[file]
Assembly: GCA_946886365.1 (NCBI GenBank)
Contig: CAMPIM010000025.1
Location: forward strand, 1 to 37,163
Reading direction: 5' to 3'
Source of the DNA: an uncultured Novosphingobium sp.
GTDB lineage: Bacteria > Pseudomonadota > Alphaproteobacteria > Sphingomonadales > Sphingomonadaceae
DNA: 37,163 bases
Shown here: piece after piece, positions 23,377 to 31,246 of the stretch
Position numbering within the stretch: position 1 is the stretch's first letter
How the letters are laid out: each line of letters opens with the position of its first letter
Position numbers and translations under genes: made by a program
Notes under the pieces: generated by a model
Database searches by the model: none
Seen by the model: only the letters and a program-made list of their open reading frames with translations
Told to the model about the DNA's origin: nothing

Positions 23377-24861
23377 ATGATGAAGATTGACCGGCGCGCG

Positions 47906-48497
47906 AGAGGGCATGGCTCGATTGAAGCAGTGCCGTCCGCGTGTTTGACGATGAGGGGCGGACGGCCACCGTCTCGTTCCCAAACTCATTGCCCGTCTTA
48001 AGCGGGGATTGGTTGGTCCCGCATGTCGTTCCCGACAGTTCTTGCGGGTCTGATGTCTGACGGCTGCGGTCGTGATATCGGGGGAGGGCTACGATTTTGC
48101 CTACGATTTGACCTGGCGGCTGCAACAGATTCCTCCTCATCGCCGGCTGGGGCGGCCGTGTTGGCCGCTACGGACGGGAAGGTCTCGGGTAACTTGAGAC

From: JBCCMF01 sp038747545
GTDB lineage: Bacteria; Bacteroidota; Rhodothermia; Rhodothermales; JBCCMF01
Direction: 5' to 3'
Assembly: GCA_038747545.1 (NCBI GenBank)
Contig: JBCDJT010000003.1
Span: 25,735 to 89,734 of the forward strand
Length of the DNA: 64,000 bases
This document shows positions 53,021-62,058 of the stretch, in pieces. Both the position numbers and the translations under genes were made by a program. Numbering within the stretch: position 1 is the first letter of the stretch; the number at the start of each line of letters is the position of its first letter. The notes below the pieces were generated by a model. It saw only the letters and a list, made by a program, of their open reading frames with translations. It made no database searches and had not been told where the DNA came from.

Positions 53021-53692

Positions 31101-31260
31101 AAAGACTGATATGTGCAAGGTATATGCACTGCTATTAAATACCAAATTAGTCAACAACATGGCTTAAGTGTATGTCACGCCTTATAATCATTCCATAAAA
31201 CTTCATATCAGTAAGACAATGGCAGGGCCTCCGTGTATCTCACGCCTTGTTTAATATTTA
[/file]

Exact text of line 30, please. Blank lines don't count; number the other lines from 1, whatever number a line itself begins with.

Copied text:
Positions 53021-53692